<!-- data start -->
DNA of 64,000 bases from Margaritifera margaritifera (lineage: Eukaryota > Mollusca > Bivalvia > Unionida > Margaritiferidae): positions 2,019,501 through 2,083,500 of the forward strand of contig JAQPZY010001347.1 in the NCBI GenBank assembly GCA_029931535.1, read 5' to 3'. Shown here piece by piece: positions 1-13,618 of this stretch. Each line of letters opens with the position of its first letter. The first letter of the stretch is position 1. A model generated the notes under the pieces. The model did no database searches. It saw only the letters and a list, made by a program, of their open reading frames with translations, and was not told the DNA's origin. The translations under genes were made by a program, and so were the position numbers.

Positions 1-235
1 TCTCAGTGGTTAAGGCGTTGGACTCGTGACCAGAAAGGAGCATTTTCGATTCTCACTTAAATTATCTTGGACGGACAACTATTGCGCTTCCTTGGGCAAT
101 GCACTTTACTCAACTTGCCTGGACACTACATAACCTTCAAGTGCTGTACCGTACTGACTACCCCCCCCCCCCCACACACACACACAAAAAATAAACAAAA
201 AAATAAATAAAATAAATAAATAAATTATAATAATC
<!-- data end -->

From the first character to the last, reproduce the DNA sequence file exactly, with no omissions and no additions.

DNA of 64,000 bases from Margaritifera margaritifera (lineage: Eukaryota > Mollusca > Bivalvia > Unionida > Margaritiferidae): positions 2,019,501 through 2,083,500 of the forward strand of contig JAQPZY010001347.1 in the NCBI GenBank assembly GCA_029931535.1, read 5' to 3'. Shown here piece by piece: positions 1-13,618 of this stretch. Each line of letters opens with the position of its first letter. The first letter of the stretch is position 1. A model generated the notes under the pieces. The model did no database searches. It saw only the letters and a list, made by a program, of their open reading frames with translations, and was not told the DNA's origin. The translations under genes were made by a program, and so were the position numbers.

Positions 1-235
1 TCTCAGTGGTTAAGGCGTTGGACTCGTGACCAGAAAGGAGCATTTTCGATTCTCACTTAAATTATCTTGGACGGACAACTATTGCGCTTCCTTGGGCAAT
101 GCACTTTACTCAACTTGCCTGGACACTACATAACCTTCAAGTGCTGTACCGTACTGACTACCCCCCCCCCCCCACACACACACACAAAAAATAAACAAAA
201 AAATAAATAAAATAAATAAATAAATTATAATAATC